Read this article and answer this question in 2 pages : Answers should be from the below article only. What is the difference between “standards-based” and “standards-embedded” curriculum? what are the curricular implications of this difference? Article: In 2007, at the dawn of 21st century in education, it is impossible to talk about teaching, curriculum, schools, or education without discussing standards . standards-based v. standards-embedded curriculum We are in an age of accountability where our success as educators is determined by individual and group mastery of specific standards dem- onstrated by standardized test per- formance. Even before No Child Left Behind (NCLB), standards and measures were used to determine if schools and students were success- ful (McClure, 2005). But, NCLB has increased the pace, intensity, and high stakes of this trend. Gifted and talented students and their teach- ers are significantly impacted by these local or state proficiency stan- dards and grade-level assessments (VanTassel-Baska & Stambaugh, 2006). This article explores how to use these standards in the develop- ment of high-quality curriculum for gifted students. NCLB, High-Stakes State Testing, and Standards- Based Instruction There are a few potentially positive outcomes of this evolution to public accountability. All stakeholders have had to ask themselves, “Are students learning? If so, what are they learning and how do we know?” In cases where we have been allowed to thoughtfully evaluate curriculum and instruction, we have also asked, “What’s worth learning?” “When’s the best time to learn it?” and “Who needs to learn it?” Even though state achievement tests are only a single measure, citizens are now offered a yardstick, albeit a nar- row one, for comparing communities, schools, and in some cases, teachers. Some testing reports allow teachers to identify for parents what their chil- dren can do and what they can not do. Testing also has focused attention on the not-so-new observations that pov- erty, discrimination and prejudices, and language proficiency impacts learning. With enough ceiling (e.g., above-grade-level assessments), even gifted students’ actual achievement and readiness levels can be identi- fied and provide a starting point for appropriately differentiated instruc- tion (Tomlinson, 2001). Unfortunately, as a veteran teacher for more than three decades and as a teacher-educator, my recent observa- tions of and conversations with class- room and gifted teachers have usually revealed negative outcomes. For gifted children, their actual achievement level is often unrecognized by teachers because both the tests and the reporting of the results rarely reach above the student’s grade-level placement. Assessments also focus on a huge number of state stan- dards for a given school year that cre- ate “overload” (Tomlinson & McTighe, 2006) and have a devastating impact on the development and implementation of rich and relevant curriculum and instruction. In too many scenarios, I see teachers teach- ing directly to the test. And, in the worst cases, some teachers actually teach The Test. In those cases, The Test itself becomes the curriculum. Consistently I hear, “Oh, I used to teach a great unit on ________ but I can’t do it any- more because I have to teach the standards.” Or, “I have to teach my favorite units in April and May after testing.” If the outcomes can’t be boiled down to simple “I can . . .” state- ments that can be posted on a school’s walls, then teachers seem to omit poten- tially meaningful learning opportunities from the school year. In many cases, real education and learning are being trivial- ized. We seem to have lost sight of the more significant purpose of teaching and learning: individual growth and develop- ment. We also have surrendered much of the joy of learning, as the incidentals, the tangents, the “bird walks” are cut short or elimi- nated because teachers hear the con- stant ticking clock of the countdown to the state test and feel the pressure of the way-too-many standards that have to be covered in a mere 180 school days. The accountability movement has pushed us away from seeing the whole child: “Students are not machines, as the standards movement suggests; they are volatile, complicated, and paradoxical” (Cookson, 2001, p. 42). How does this impact gifted chil- dren? In many heterogeneous class- rooms, teachers have retreated to traditional subject delineations and traditional instruction in an effort to ensure direct standards-based instruc- tion even though “no solid basis exists in the research literature for the ways we currently develop, place, and align educational standards in school cur- ricula” (Zenger & Zenger, 2002, p. 212). Grade-level standards are often particularly inappropriate for the gifted and talented whose pace of learning, achievement levels, and depth of knowledge are significantly beyond their chronological peers. A broad-based, thematically rich, and challenging curriculum is the heart of education for the gifted. Virgil Ward, one of the earliest voices for a differen- tial education for the gifted, said, “It is insufficient to consider the curriculum for the gifted in terms of traditional subjects and instructional processes” (Ward, 1980, p. 5). VanTassel-Baska Standards-Based v. Standards-Embedded Curriculum gifted child today 45 Standards-Based v. Standards-Embedded Curriculum and Stambaugh (2006) described three dimensions of successful curriculum for gifted students: content mastery, pro- cess and product, and epistemological concept, “understanding and appre- ciating systems of knowledge rather than individual elements of those systems” (p. 9). Overemphasis on testing and grade-level standards limits all three and therefore limits learning for gifted students. Hirsch (2001) concluded that “broad gen- eral knowledge is the best entrée to deep knowledge” (p. 23) and that it is highly correlated with general ability to learn. He continued, “the best way to learn a subject is to learn its gen- eral principles and to study an ample number of diverse examples that illustrate those principles” (Hirsch, 2001, p. 23). Principle-based learn- ing applies to both gifted and general education children. In order to meet the needs of gifted and general education students, cur- riculum should be differentiated in ways that are relevant and engaging. Curriculum content, processes, and products should provide challenge, depth, and complexity, offering multiple opportunities for problem solving, creativity, and exploration. In specific content areas, the cur- riculum should reflect the elegance and sophistication unique to the discipline. Even with this expanded view of curriculum in mind, we still must find ways to address the current reality of state standards and assess- ments. Standards-Embedded Curriculum How can educators address this chal- lenge? As in most things, a change of perspective can be helpful. Standards- based curriculum as described above should be replaced with standards- embedded curriculum. Standards- embedded curriculum begins with broad questions and topics, either discipline specific or interdisciplinary. Once teachers have given thoughtful consideration to relevant, engaging, and important content and the con- nections that support meaning-making (Jensen, 1998), they next select stan- dards that are relevant to this content and to summative assessments. This process is supported by the backward planning advocated in Understanding by Design by Wiggins and McTighe (2005) and its predecessors, as well as current thinkers in other fields, such as Covey (Tomlinson & McTighe, 2006). It is a critical component of differenti- ating instruction for advanced learners (Tomlinson, 2001) and a significant factor in the Core Parallel in the Parallel Curriculum Model (Tomlinson et al., 2002). Teachers choose from standards in multiple disciplines at both above and below grade level depending on the needs of the students and the classroom or program structure. Preassessment data and the results of prior instruc- tion also inform this process of embed- ding appropriate standards. For gifted students, this formative assessment will result in “more advanced curricula available at younger ages, ensuring that all levels of the standards are traversed in the process” (VanTassel-Baska & Little, 2003, p. 3). Once the essential questions, key content, and relevant standards are selected and sequenced, they are embedded into a coherent unit design and instructional decisions (grouping, pacing, instructional methodology) can be made. For gifted students, this includes the identification of appropri- ate resources, often including advanced texts, mentors, and independent research, as appropriate to the child’s developmental level and interest. Applying Standards- Embedded Curriculum What does this look like in practice? In reading the possible class- room applications below, consider these three Ohio Academic Content Standards for third grade: 1. Math: “Read thermometers in both Fahrenheit and Celsius scales” (“Academic Content Standards: K–12 Mathematics,” n.d., p. 71). 2. Social Studies: “Compare some of the cultural practices and products of various groups of people who have lived in the local community including artistic expression, religion, language, and food. Compare the cultural practices and products of the local community with those of other communities in Ohio, the United States, and countries of the world” (Academic Content Standards: K–12 Social Studies, n.d., p. 122). 3. Life Science: “Observe and explore how fossils provide evidence about animals that lived long ago and the nature of the environment at that time” (Academic Content Standards: K–12 Science, n.d., p. 57). When students are fortunate to have a teacher who is dedicated to helping all of them make good use of their time, the gifted may have a preassessment opportunity where they can demonstrate their familiarity with the content and potential mastery of a standard at their grade level. Students who pass may get to read by them- selves for the brief period while the rest of the class works on the single outcome. Sometimes more experienced teachers will create opportunities for gifted and advanced students Standards-Based v. Standards-Embedded Curriculum to work on a standard in the same domain or strand at the next higher grade level (i.e., accelerate through the standards). For example, a stu- dent might be able to work on a Life Science standard for fourth grade that progresses to other communities such as ecosystems. These above-grade-level standards can provide rich material for differentiation, advanced problem solving, and more in-depth curriculum integration. In another classroom scenario, a teacher may focus on the math stan- dard above, identifying the standard number on his lesson plan. He creates or collects paper thermometers, some showing measurement in Celsius and some in Fahrenheit. He also has some real thermometers. He demonstrates thermometer use with boiling water and with freezing water and reads the different temperatures. Students complete a worksheet that has them read thermometers in Celsius and Fahrenheit. The more advanced students may learn how to convert between the two scales. Students then practice with several questions on the topic that are similar in structure and content to those that have been on past proficiency tests. They are coached in how to answer them so that the stan- dard, instruction, formative assess- ment, and summative assessment are all aligned. Then, each student writes a statement that says, “I can read a thermometer using either Celsius or Fahrenheit scales.” Both of these examples describe a standards-based environment, where the starting point is the standard. Direct instruction to that standard is followed by an observable student behavior that demonstrates specific mastery of that single standard. The standard becomes both the start- ing point and the ending point of the curriculum. Education, rather than opening up a student’s mind, becomes a series of closed links in a chain. Whereas the above lessons may be differentiated to some extent, they have no context; they may relate only to the next standard on the list, such as, “Telling time to the nearest minute and finding elapsed time using a cal- endar or a clock.” How would a “standards-embed- ded” model of curriculum design be different? It would begin with the development of an essential ques- tion such as, “Who or what lived here before me? How were they different from me? How were they the same? How do we know?” These questions might be more relevant to our con- temporary highly mobile students. It would involve place and time. Using this intriguing line of inquiry, students might work on the social studies stan- dard as part of the study of their home- town, their school, or even their house or apartment. Because where people live and what they do is influenced by the weather, students could look into weather patterns of their area and learn how to measure temperature using a Fahrenheit scale so they could see if it is similar now to what it was a century ago. Skipping ahead to consideration of the social studies standard, students could then choose another country, preferably one that uses Celsius, and do the same investigation of fossils, communities, and the like. Students could complete a weather comparison, looking at the temperature in Celsius as people in other parts of the world, such as those in Canada, do. Thus, learning is contextualized and connected, dem- onstrating both depth and complexity. This approach takes a lot more work and time. It is a sophisticated integrated view of curriculum devel- opment and involves in-depth knowl- edge of the content areas, as well as an understanding of the scope and sequence of the standards in each dis- cipline. Teachers who develop vital single-discipline units, as well as inter- disciplinary teaching units, begin with a central topic surrounded by subtopics and connections to other areas. Then they connect important terms, facts, or concepts to the subtopics. Next, the skilled teacher/curriculum devel- oper embeds relevant, multileveled standards and objectives appropriate to a given student or group of stu- dents into the unit. Finally, teachers select the instructional strategies and develop student assessments. These assessments include, but are not lim- ited to, the types of questions asked on standardized and state assessments. Comparing Standards- Based and Standards- Embedded Curriculum Design Following is an articulation of the differences between standards-based and standards-embedded curriculum design. (See Figure 1.) 1. The starting point. Standards- based curriculum begins with the grade-level standard and the underlying assumption that every student needs to master that stan- dard at that moment in time. In standards-embedded curriculum, the multifaceted essential ques- tion and students’ needs are the starting points. 2. Preassessment. In standards- based curriculum and teaching, if a preassessment is provided, it cov- ers a single standard or two. In a standards-embedded curriculum, preassessment includes a broader range of grade-level and advanced standards, as well as students’ knowledge of surrounding content such as background experiences with the subject, relevant skills (such as reading and writing), and continued on page ?? even learning style or interests. gifted child today 47 Standards-Based v. Standards-Embedded Curriculum Standards Based Standards Embedded Starting Points The grade-level standard. Whole class’ general skill level Essential questions and content relevant to individual students and groups. Preassessment Targeted to a single grade-level standard. Short-cycle assessments. Background knowledge. Multiple grade-level standards from multiple areas connected by the theme of the unit. Includes annual learning style and interest inventories. Acceleration/ Enrichment To next grade-level standard in the same strand. To above-grade-level standards, as well as into broader thematically connected content. Language Arts Divided into individual skills. Reading and writing skills often separated from real-world relevant contexts. The language arts are embedded in all units and themes and connected to differentiated processes and products across all content areas. Instruction Lesson planning begins with the standard as the objective. Sequential direct instruction progresses through the standards in each content area separately. Strategies are selected to introduce, practice, and demonstrate mastery of all grade-level standards in all content areas in one school year. Lesson planning begins with essential questions, topics, and significant themes. Integrated instruction is designed around connections among content areas and embeds all relevant standards. Assessment Format modeled after the state test. Variety of assessments including questions similar to the state test format. Teacher Role Monitor of standards mastery. Time manager. Facilitator of instructional design and student engagement with learning, as well as assessor of achievement. Student Self- Esteem “I can . . .” statements. Star Charts. Passing “the test.” Completed projects/products. Making personal connections to learning and the theme/topic. Figure 1. Standards based v. standards-embedded instruction and gifted students. and the potential political outcry of “stepping on the toes” of the next grade’s teacher. Few classroom teachers have been provided with the in-depth professional develop- ment and understanding of curric- ulum compacting that would allow them to implement this effectively. In standards-embedded curricu- lum, enrichment and extensions of learning are more possible and more interesting because ideas, top- ics, and questions lend themselves more easily to depth and complex- ity than isolated skills. 4. Language arts. In standards- based classrooms, the language arts have been redivided into sepa- rate skills, with reading separated from writing, and writing sepa- rated from grammar. To many concrete thinkers, whole-language approaches seem antithetical to teaching “to the standards.” In a standards-embedded classroom, integrated language arts skills (reading, writing, listening, speak- ing, presenting, and even pho- nics) are embedded into the study of every unit. Especially for the gifted, the communication and language arts are essential, regard- less of domain-specific talents (Ward, 1980) and should be com- ponents of all curriculum because they are the underpinnings of scholarship in all areas. 5. Instruction. A standards-based classroom lends itself to direct instruction and sequential pro- gression from one standard to the next. A standards-embedded class- room requires a variety of more open-ended instructional strate- gies and materials that extend and diversify learning rather than focus it narrowly. Creativity and differ- entiation in instruction and stu- dent performance are supported more effectively in a standards- embedded approach. 6. Assessment. A standards-based classroom uses targeted assess- ments focused on the structure and content of questions on the externally imposed standardized test (i.e., proficiency tests). A stan- dards-embedded classroom lends itself to greater use of authentic assessment and differentiated 3. Acceleration/Enrichment. In a standards-based curriculum, the narrow definition of the learning outcome (a test item) often makes acceleration or curriculum compact- ing the only path for differentiating instruction for gifted, talented, and/ or advanced learners. This rarely happens, however, because of lack of materials, knowledge, o

Read this article and answer this question in 2 pages : Answers should be from the below article only. What is the difference between “standards-based” and “standards-embedded” curriculum? what are the curricular implications of this difference? Article: In 2007, at the dawn of 21st century in education, it is impossible to talk about teaching, curriculum, schools, or education without discussing standards . standards-based v. standards-embedded curriculum We are in an age of accountability where our success as educators is determined by individual and group mastery of specific standards dem- onstrated by standardized test per- formance. Even before No Child Left Behind (NCLB), standards and measures were used to determine if schools and students were success- ful (McClure, 2005). But, NCLB has increased the pace, intensity, and high stakes of this trend. Gifted and talented students and their teach- ers are significantly impacted by these local or state proficiency stan- dards and grade-level assessments (VanTassel-Baska & Stambaugh, 2006). This article explores how to use these standards in the develop- ment of high-quality curriculum for gifted students. NCLB, High-Stakes State Testing, and Standards- Based Instruction There are a few potentially positive outcomes of this evolution to public accountability. All stakeholders have had to ask themselves, “Are students learning? If so, what are they learning and how do we know?” In cases where we have been allowed to thoughtfully evaluate curriculum and instruction, we have also asked, “What’s worth learning?” “When’s the best time to learn it?” and “Who needs to learn it?” Even though state achievement tests are only a single measure, citizens are now offered a yardstick, albeit a nar- row one, for comparing communities, schools, and in some cases, teachers. Some testing reports allow teachers to identify for parents what their chil- dren can do and what they can not do. Testing also has focused attention on the not-so-new observations that pov- erty, discrimination and prejudices, and language proficiency impacts learning. With enough ceiling (e.g., above-grade-level assessments), even gifted students’ actual achievement and readiness levels can be identi- fied and provide a starting point for appropriately differentiated instruc- tion (Tomlinson, 2001). Unfortunately, as a veteran teacher for more than three decades and as a teacher-educator, my recent observa- tions of and conversations with class- room and gifted teachers have usually revealed negative outcomes. For gifted children, their actual achievement level is often unrecognized by teachers because both the tests and the reporting of the results rarely reach above the student’s grade-level placement. Assessments also focus on a huge number of state stan- dards for a given school year that cre- ate “overload” (Tomlinson & McTighe, 2006) and have a devastating impact on the development and implementation of rich and relevant curriculum and instruction. In too many scenarios, I see teachers teach- ing directly to the test. And, in the worst cases, some teachers actually teach The Test. In those cases, The Test itself becomes the curriculum. Consistently I hear, “Oh, I used to teach a great unit on ________ but I can’t do it any- more because I have to teach the standards.” Or, “I have to teach my favorite units in April and May after testing.” If the outcomes can’t be boiled down to simple “I can . . .” state- ments that can be posted on a school’s walls, then teachers seem to omit poten- tially meaningful learning opportunities from the school year. In many cases, real education and learning are being trivial- ized. We seem to have lost sight of the more significant purpose of teaching and learning: individual growth and develop- ment. We also have surrendered much of the joy of learning, as the incidentals, the tangents, the “bird walks” are cut short or elimi- nated because teachers hear the con- stant ticking clock of the countdown to the state test and feel the pressure of the way-too-many standards that have to be covered in a mere 180 school days. The accountability movement has pushed us away from seeing the whole child: “Students are not machines, as the standards movement suggests; they are volatile, complicated, and paradoxical” (Cookson, 2001, p. 42). How does this impact gifted chil- dren? In many heterogeneous class- rooms, teachers have retreated to traditional subject delineations and traditional instruction in an effort to ensure direct standards-based instruc- tion even though “no solid basis exists in the research literature for the ways we currently develop, place, and align educational standards in school cur- ricula” (Zenger & Zenger, 2002, p. 212). Grade-level standards are often particularly inappropriate for the gifted and talented whose pace of learning, achievement levels, and depth of knowledge are significantly beyond their chronological peers. A broad-based, thematically rich, and challenging curriculum is the heart of education for the gifted. Virgil Ward, one of the earliest voices for a differen- tial education for the gifted, said, “It is insufficient to consider the curriculum for the gifted in terms of traditional subjects and instructional processes” (Ward, 1980, p. 5). VanTassel-Baska Standards-Based v. Standards-Embedded Curriculum gifted child today 45 Standards-Based v. Standards-Embedded Curriculum and Stambaugh (2006) described three dimensions of successful curriculum for gifted students: content mastery, pro- cess and product, and epistemological concept, “understanding and appre- ciating systems of knowledge rather than individual elements of those systems” (p. 9). Overemphasis on testing and grade-level standards limits all three and therefore limits learning for gifted students. Hirsch (2001) concluded that “broad gen- eral knowledge is the best entrée to deep knowledge” (p. 23) and that it is highly correlated with general ability to learn. He continued, “the best way to learn a subject is to learn its gen- eral principles and to study an ample number of diverse examples that illustrate those principles” (Hirsch, 2001, p. 23). Principle-based learn- ing applies to both gifted and general education children. In order to meet the needs of gifted and general education students, cur- riculum should be differentiated in ways that are relevant and engaging. Curriculum content, processes, and products should provide challenge, depth, and complexity, offering multiple opportunities for problem solving, creativity, and exploration. In specific content areas, the cur- riculum should reflect the elegance and sophistication unique to the discipline. Even with this expanded view of curriculum in mind, we still must find ways to address the current reality of state standards and assess- ments. Standards-Embedded Curriculum How can educators address this chal- lenge? As in most things, a change of perspective can be helpful. Standards- based curriculum as described above should be replaced with standards- embedded curriculum. Standards- embedded curriculum begins with broad questions and topics, either discipline specific or interdisciplinary. Once teachers have given thoughtful consideration to relevant, engaging, and important content and the con- nections that support meaning-making (Jensen, 1998), they next select stan- dards that are relevant to this content and to summative assessments. This process is supported by the backward planning advocated in Understanding by Design by Wiggins and McTighe (2005) and its predecessors, as well as current thinkers in other fields, such as Covey (Tomlinson & McTighe, 2006). It is a critical component of differenti- ating instruction for advanced learners (Tomlinson, 2001) and a significant factor in the Core Parallel in the Parallel Curriculum Model (Tomlinson et al., 2002). Teachers choose from standards in multiple disciplines at both above and below grade level depending on the needs of the students and the classroom or program structure. Preassessment data and the results of prior instruc- tion also inform this process of embed- ding appropriate standards. For gifted students, this formative assessment will result in “more advanced curricula available at younger ages, ensuring that all levels of the standards are traversed in the process” (VanTassel-Baska & Little, 2003, p. 3). Once the essential questions, key content, and relevant standards are selected and sequenced, they are embedded into a coherent unit design and instructional decisions (grouping, pacing, instructional methodology) can be made. For gifted students, this includes the identification of appropri- ate resources, often including advanced texts, mentors, and independent research, as appropriate to the child’s developmental level and interest. Applying Standards- Embedded Curriculum What does this look like in practice? In reading the possible class- room applications below, consider these three Ohio Academic Content Standards for third grade: 1. Math: “Read thermometers in both Fahrenheit and Celsius scales” (“Academic Content Standards: K–12 Mathematics,” n.d., p. 71). 2. Social Studies: “Compare some of the cultural practices and products of various groups of people who have lived in the local community including artistic expression, religion, language, and food. Compare the cultural practices and products of the local community with those of other communities in Ohio, the United States, and countries of the world” (Academic Content Standards: K–12 Social Studies, n.d., p. 122). 3. Life Science: “Observe and explore how fossils provide evidence about animals that lived long ago and the nature of the environment at that time” (Academic Content Standards: K–12 Science, n.d., p. 57). When students are fortunate to have a teacher who is dedicated to helping all of them make good use of their time, the gifted may have a preassessment opportunity where they can demonstrate their familiarity with the content and potential mastery of a standard at their grade level. Students who pass may get to read by them- selves for the brief period while the rest of the class works on the single outcome. Sometimes more experienced teachers will create opportunities for gifted and advanced students Standards-Based v. Standards-Embedded Curriculum to work on a standard in the same domain or strand at the next higher grade level (i.e., accelerate through the standards). For example, a stu- dent might be able to work on a Life Science standard for fourth grade that progresses to other communities such as ecosystems. These above-grade-level standards can provide rich material for differentiation, advanced problem solving, and more in-depth curriculum integration. In another classroom scenario, a teacher may focus on the math stan- dard above, identifying the standard number on his lesson plan. He creates or collects paper thermometers, some showing measurement in Celsius and some in Fahrenheit. He also has some real thermometers. He demonstrates thermometer use with boiling water and with freezing water and reads the different temperatures. Students complete a worksheet that has them read thermometers in Celsius and Fahrenheit. The more advanced students may learn how to convert between the two scales. Students then practice with several questions on the topic that are similar in structure and content to those that have been on past proficiency tests. They are coached in how to answer them so that the stan- dard, instruction, formative assess- ment, and summative assessment are all aligned. Then, each student writes a statement that says, “I can read a thermometer using either Celsius or Fahrenheit scales.” Both of these examples describe a standards-based environment, where the starting point is the standard. Direct instruction to that standard is followed by an observable student behavior that demonstrates specific mastery of that single standard. The standard becomes both the start- ing point and the ending point of the curriculum. Education, rather than opening up a student’s mind, becomes a series of closed links in a chain. Whereas the above lessons may be differentiated to some extent, they have no context; they may relate only to the next standard on the list, such as, “Telling time to the nearest minute and finding elapsed time using a cal- endar or a clock.” How would a “standards-embed- ded” model of curriculum design be different? It would begin with the development of an essential ques- tion such as, “Who or what lived here before me? How were they different from me? How were they the same? How do we know?” These questions might be more relevant to our con- temporary highly mobile students. It would involve place and time. Using this intriguing line of inquiry, students might work on the social studies stan- dard as part of the study of their home- town, their school, or even their house or apartment. Because where people live and what they do is influenced by the weather, students could look into weather patterns of their area and learn how to measure temperature using a Fahrenheit scale so they could see if it is similar now to what it was a century ago. Skipping ahead to consideration of the social studies standard, students could then choose another country, preferably one that uses Celsius, and do the same investigation of fossils, communities, and the like. Students could complete a weather comparison, looking at the temperature in Celsius as people in other parts of the world, such as those in Canada, do. Thus, learning is contextualized and connected, dem- onstrating both depth and complexity. This approach takes a lot more work and time. It is a sophisticated integrated view of curriculum devel- opment and involves in-depth knowl- edge of the content areas, as well as an understanding of the scope and sequence of the standards in each dis- cipline. Teachers who develop vital single-discipline units, as well as inter- disciplinary teaching units, begin with a central topic surrounded by subtopics and connections to other areas. Then they connect important terms, facts, or concepts to the subtopics. Next, the skilled teacher/curriculum devel- oper embeds relevant, multileveled standards and objectives appropriate to a given student or group of stu- dents into the unit. Finally, teachers select the instructional strategies and develop student assessments. These assessments include, but are not lim- ited to, the types of questions asked on standardized and state assessments. Comparing Standards- Based and Standards- Embedded Curriculum Design Following is an articulation of the differences between standards-based and standards-embedded curriculum design. (See Figure 1.) 1. The starting point. Standards- based curriculum begins with the grade-level standard and the underlying assumption that every student needs to master that stan- dard at that moment in time. In standards-embedded curriculum, the multifaceted essential ques- tion and students’ needs are the starting points. 2. Preassessment. In standards- based curriculum and teaching, if a preassessment is provided, it cov- ers a single standard or two. In a standards-embedded curriculum, preassessment includes a broader range of grade-level and advanced standards, as well as students’ knowledge of surrounding content such as background experiences with the subject, relevant skills (such as reading and writing), and continued on page ?? even learning style or interests. gifted child today 47 Standards-Based v. Standards-Embedded Curriculum Standards Based Standards Embedded Starting Points The grade-level standard. Whole class’ general skill level Essential questions and content relevant to individual students and groups. Preassessment Targeted to a single grade-level standard. Short-cycle assessments. Background knowledge. Multiple grade-level standards from multiple areas connected by the theme of the unit. Includes annual learning style and interest inventories. Acceleration/ Enrichment To next grade-level standard in the same strand. To above-grade-level standards, as well as into broader thematically connected content. Language Arts Divided into individual skills. Reading and writing skills often separated from real-world relevant contexts. The language arts are embedded in all units and themes and connected to differentiated processes and products across all content areas. Instruction Lesson planning begins with the standard as the objective. Sequential direct instruction progresses through the standards in each content area separately. Strategies are selected to introduce, practice, and demonstrate mastery of all grade-level standards in all content areas in one school year. Lesson planning begins with essential questions, topics, and significant themes. Integrated instruction is designed around connections among content areas and embeds all relevant standards. Assessment Format modeled after the state test. Variety of assessments including questions similar to the state test format. Teacher Role Monitor of standards mastery. Time manager. Facilitator of instructional design and student engagement with learning, as well as assessor of achievement. Student Self- Esteem “I can . . .” statements. Star Charts. Passing “the test.” Completed projects/products. Making personal connections to learning and the theme/topic. Figure 1. Standards based v. standards-embedded instruction and gifted students. and the potential political outcry of “stepping on the toes” of the next grade’s teacher. Few classroom teachers have been provided with the in-depth professional develop- ment and understanding of curric- ulum compacting that would allow them to implement this effectively. In standards-embedded curricu- lum, enrichment and extensions of learning are more possible and more interesting because ideas, top- ics, and questions lend themselves more easily to depth and complex- ity than isolated skills. 4. Language arts. In standards- based classrooms, the language arts have been redivided into sepa- rate skills, with reading separated from writing, and writing sepa- rated from grammar. To many concrete thinkers, whole-language approaches seem antithetical to teaching “to the standards.” In a standards-embedded classroom, integrated language arts skills (reading, writing, listening, speak- ing, presenting, and even pho- nics) are embedded into the study of every unit. Especially for the gifted, the communication and language arts are essential, regard- less of domain-specific talents (Ward, 1980) and should be com- ponents of all curriculum because they are the underpinnings of scholarship in all areas. 5. Instruction. A standards-based classroom lends itself to direct instruction and sequential pro- gression from one standard to the next. A standards-embedded class- room requires a variety of more open-ended instructional strate- gies and materials that extend and diversify learning rather than focus it narrowly. Creativity and differ- entiation in instruction and stu- dent performance are supported more effectively in a standards- embedded approach. 6. Assessment. A standards-based classroom uses targeted assess- ments focused on the structure and content of questions on the externally imposed standardized test (i.e., proficiency tests). A stan- dards-embedded classroom lends itself to greater use of authentic assessment and differentiated 3. Acceleration/Enrichment. In a standards-based curriculum, the narrow definition of the learning outcome (a test item) often makes acceleration or curriculum compact- ing the only path for differentiating instruction for gifted, talented, and/ or advanced learners. This rarely happens, however, because of lack of materials, knowledge, o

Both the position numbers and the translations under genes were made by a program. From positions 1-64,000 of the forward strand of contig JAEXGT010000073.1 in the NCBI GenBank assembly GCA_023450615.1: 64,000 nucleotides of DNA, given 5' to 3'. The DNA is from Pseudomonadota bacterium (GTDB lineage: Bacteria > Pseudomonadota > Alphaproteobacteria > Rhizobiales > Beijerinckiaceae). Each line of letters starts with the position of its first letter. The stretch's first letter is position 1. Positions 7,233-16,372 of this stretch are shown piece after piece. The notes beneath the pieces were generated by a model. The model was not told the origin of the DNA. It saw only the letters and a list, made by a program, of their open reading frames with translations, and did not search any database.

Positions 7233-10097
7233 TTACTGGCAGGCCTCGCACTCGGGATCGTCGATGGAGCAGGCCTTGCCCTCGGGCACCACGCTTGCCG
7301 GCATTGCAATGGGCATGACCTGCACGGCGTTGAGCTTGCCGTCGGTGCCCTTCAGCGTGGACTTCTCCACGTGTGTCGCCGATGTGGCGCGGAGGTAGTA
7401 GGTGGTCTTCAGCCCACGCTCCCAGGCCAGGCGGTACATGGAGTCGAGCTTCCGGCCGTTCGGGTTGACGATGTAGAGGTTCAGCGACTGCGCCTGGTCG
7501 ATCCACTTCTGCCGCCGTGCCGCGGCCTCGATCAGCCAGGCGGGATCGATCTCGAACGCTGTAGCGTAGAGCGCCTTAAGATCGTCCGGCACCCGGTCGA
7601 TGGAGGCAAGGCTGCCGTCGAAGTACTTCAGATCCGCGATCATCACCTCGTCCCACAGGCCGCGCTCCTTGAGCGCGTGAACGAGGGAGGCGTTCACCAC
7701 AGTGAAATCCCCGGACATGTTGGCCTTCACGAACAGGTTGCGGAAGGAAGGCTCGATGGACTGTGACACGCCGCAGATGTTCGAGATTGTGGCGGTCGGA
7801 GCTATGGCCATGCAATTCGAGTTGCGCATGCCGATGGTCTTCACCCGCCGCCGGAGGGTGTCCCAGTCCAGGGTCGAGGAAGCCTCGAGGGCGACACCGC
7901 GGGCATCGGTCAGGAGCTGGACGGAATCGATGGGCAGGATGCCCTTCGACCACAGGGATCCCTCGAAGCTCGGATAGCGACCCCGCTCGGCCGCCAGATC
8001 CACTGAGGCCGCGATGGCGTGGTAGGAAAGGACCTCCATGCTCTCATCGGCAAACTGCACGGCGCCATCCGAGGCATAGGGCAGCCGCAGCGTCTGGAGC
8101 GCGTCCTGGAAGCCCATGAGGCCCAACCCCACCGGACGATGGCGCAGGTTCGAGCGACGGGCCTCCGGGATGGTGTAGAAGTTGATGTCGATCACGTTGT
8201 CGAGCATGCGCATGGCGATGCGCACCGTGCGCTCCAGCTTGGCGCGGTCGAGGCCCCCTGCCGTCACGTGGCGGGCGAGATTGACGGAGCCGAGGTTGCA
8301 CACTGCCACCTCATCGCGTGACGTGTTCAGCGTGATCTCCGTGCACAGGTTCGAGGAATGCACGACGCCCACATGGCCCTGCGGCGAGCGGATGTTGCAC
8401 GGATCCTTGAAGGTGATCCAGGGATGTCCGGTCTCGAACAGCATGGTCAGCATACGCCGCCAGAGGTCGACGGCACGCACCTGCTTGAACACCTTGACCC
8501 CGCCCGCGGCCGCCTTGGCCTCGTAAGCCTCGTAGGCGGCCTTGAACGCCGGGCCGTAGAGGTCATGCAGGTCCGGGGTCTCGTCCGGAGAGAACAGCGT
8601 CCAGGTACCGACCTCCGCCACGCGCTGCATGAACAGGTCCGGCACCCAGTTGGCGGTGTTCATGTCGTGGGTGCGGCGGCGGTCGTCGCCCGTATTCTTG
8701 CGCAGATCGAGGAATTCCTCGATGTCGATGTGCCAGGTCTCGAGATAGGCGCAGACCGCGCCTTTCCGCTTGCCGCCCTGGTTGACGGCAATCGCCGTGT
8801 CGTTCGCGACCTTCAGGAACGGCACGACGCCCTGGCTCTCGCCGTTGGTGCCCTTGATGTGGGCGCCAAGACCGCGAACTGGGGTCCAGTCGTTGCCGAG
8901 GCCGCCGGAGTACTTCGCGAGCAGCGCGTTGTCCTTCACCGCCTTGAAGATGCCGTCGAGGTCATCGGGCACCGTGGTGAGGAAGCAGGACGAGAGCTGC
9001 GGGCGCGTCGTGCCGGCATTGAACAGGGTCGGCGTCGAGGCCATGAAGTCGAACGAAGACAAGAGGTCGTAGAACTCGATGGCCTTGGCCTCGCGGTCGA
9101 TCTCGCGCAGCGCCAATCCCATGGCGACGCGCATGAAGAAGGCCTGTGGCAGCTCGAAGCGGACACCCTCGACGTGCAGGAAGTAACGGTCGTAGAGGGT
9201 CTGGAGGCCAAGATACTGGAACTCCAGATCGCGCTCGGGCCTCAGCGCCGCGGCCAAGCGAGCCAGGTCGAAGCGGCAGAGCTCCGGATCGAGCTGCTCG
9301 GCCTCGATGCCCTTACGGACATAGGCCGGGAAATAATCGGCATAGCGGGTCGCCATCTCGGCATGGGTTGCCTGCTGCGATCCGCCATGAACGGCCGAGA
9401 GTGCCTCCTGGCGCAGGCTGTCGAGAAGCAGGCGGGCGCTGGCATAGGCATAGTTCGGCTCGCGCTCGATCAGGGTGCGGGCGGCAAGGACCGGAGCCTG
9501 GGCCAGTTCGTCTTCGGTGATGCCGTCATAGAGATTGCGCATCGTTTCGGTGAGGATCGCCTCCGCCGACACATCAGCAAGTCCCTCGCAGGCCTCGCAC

Standard based Curriculum In standard based curriculum, the initial point … Read More...